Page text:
September 20, 2016


Top talent from home and abroad bring wealth of experience to NZ practitioners  

To many in Wellington, the New Zealand Improv Festival (NZIF) is a celebration of improvised performance; to those within the industry, it is also an opportunity to develop skills and foster collaboration between national and international practitioners. With its most comprehensive workshop programme yet, NZIF is delighted to have almost 100 practitioners registered to participate in a week of improvisation masterclasses led by some of New Zealand & the world’s most experienced and talented improvisors and directors.

Limited spaces are still available for the 24 workshops taking place at BATS Theatre, 2-8 October, and are open to anyone with at least an introductory level of improvisation and/or performance experience. Teachers for the 2016 programme come from as far flung as Sweden and Canada, and feature a number of local and national pros sharing their experience with festival attendees.

In addition to masterclasses devoted purely to skill-building, six of NZIF’s workshops directly tie to performances taking place in the Spontaneous Showcase, 4-8 October at BATS. Seven seasoned directors will bring their work to life with six brand new casts gathered just days before, a showcase that will demonstrate not only these directors’ skills in performance and improvisation, but the festival as an intense hotbed of instant creation.

All the way from Gothenburg, Sweden, we kick things off with Peter Nordstrand’s Nothing But The Truth; a workshop and performance inspired by the world of the courtroom. Peter is excited to be contributing to NZIF and for what it will contribute to his own work.

“I get very inspired by watching shows that I would not have seen had it not been for the festival, says Peter. “Every time I learn something new, I see something new, and experience interesting ways of approaching the art of improvisation. Maybe, if I am very lucky, I get to inspire someone else as well.”

“I get a renewed sense of the possibilities of improv [at events like NZIF]”, says teacher and director Cale Bain (Sydney).  “I’m always hopeful that there’re more nooks and crannies to improv yet to be explored and new things I can find out about my colleagues and myself through improv.” Bain joins NZIF for the first time this year, and will lead a workshop and show titled Kiddie Time as part of our late show programme, a journey into the joy generated in children’s television programming re-channelled for grown ups.

“I have a deep love of teaching and enjoy being able to bring the knowledge that has been taught to me to others,” says Katherine Weaver, artistic director of renowned company Impro Melbourne. Weaver collaborates with Wellington improvisor and director Wiremu Tuhiwai on their workshop and performance Death Comes To Us All, a show exploring the delicate balance between life and death and how death makes living that much sweeter.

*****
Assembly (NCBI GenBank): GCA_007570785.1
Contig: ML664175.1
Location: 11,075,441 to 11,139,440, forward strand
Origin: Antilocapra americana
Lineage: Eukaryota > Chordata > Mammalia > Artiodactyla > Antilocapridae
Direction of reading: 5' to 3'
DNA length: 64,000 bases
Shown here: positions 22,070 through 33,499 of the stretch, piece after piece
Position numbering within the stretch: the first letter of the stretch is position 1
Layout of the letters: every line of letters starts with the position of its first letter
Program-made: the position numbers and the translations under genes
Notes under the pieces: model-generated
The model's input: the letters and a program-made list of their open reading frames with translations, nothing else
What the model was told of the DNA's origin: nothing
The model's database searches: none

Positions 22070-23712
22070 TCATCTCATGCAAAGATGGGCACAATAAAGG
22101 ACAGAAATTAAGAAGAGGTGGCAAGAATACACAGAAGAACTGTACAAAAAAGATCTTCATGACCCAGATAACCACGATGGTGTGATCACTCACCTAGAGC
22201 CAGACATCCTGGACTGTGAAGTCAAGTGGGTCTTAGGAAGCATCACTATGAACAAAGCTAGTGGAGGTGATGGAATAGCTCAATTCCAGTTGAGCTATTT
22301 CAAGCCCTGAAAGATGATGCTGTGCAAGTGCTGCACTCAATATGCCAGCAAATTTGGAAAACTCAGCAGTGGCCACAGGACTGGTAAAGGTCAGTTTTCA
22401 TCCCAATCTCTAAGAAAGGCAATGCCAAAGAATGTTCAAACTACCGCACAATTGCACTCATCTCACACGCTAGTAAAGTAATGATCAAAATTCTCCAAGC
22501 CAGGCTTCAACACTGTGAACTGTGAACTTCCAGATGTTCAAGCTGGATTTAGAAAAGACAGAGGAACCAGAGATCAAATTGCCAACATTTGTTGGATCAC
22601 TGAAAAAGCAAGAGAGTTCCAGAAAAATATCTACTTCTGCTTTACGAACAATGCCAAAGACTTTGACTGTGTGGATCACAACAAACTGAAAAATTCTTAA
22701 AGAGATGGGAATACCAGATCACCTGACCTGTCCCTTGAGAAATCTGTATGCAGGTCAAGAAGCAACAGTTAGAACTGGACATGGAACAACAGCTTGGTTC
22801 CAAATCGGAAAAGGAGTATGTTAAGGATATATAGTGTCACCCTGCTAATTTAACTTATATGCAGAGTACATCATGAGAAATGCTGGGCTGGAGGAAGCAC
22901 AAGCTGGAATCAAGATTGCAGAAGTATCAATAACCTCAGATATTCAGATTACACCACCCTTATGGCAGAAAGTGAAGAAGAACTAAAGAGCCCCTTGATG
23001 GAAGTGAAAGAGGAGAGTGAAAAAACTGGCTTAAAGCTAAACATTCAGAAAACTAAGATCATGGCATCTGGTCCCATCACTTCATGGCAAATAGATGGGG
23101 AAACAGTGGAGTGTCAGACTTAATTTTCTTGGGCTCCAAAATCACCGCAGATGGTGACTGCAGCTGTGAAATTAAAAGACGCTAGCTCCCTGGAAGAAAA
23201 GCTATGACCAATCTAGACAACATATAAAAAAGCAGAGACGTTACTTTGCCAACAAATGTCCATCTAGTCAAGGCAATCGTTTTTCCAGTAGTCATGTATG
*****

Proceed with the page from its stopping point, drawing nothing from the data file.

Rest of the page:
David Innes, former creative director of Melbourne’s Impro Box returns to teach; this time focused on experimentation and sharing his experience in devising new improv concepts. “This is a different, more ‘sandbox’ type workshop than I’ve run before. I’m hoping people come out with a format they can pitch to their respective companies.” David is an experienced improvisor, teacher and director of improv. He has performed in two NZIF shows – Time Lord in 2013 and Grain of Truth in 2015, both which he devised and created.

In addition to our international line up, NZIF is delighted to offer workshops for the first time with Playback Theatre Wellington. Participants will be able to experience a locally grown company and improv style that until now has been absent from NZIF’s programme.

“Improv and the formats that represent improv are diverse,” says Claire Hewitt from Wellington Playback Theatre, joining the festival as a teacher for the first time. “In our case rather than ask the audience for tasks to fit an improv structure, we invite story in personal context that we perform back to the audience with live music and theatre.”

These teachers are joined by returning national teachers Brendon Bennetts, Matt Powell, Christine Brooks, Jennifer O’Sullivan, Lori Leigh, Tim Gordon and Deana Elvins; first time at NZIF teachers Clare Kerrison, Cordelia Black, Laura Irish, Jonathan Briden; and international guests Linda Calgaro (Sydney), Rik Brown (Melbourne), Jason Geary (Melbourne), Jaklene Vukasinovic (Melbourne), Lliam Amor (Melbourne), and travelling improvisors Lisa Amerongen and Stephanie Malek (Toronoto).

With at least three workshops to choose from each day, tutors from NZ, Australia, Canada and Sweden will fill at least three hours of your day with skills across the improv spectrum. Packages start from $50 per workshop and include tickets to up to 5 performances.

2-8 October, various starting times, 3-6 hours in length
All workshops at BATS Theatre, 1 Kent Terrace
Registration costs $50-$280
Visit to register and see the full programme.

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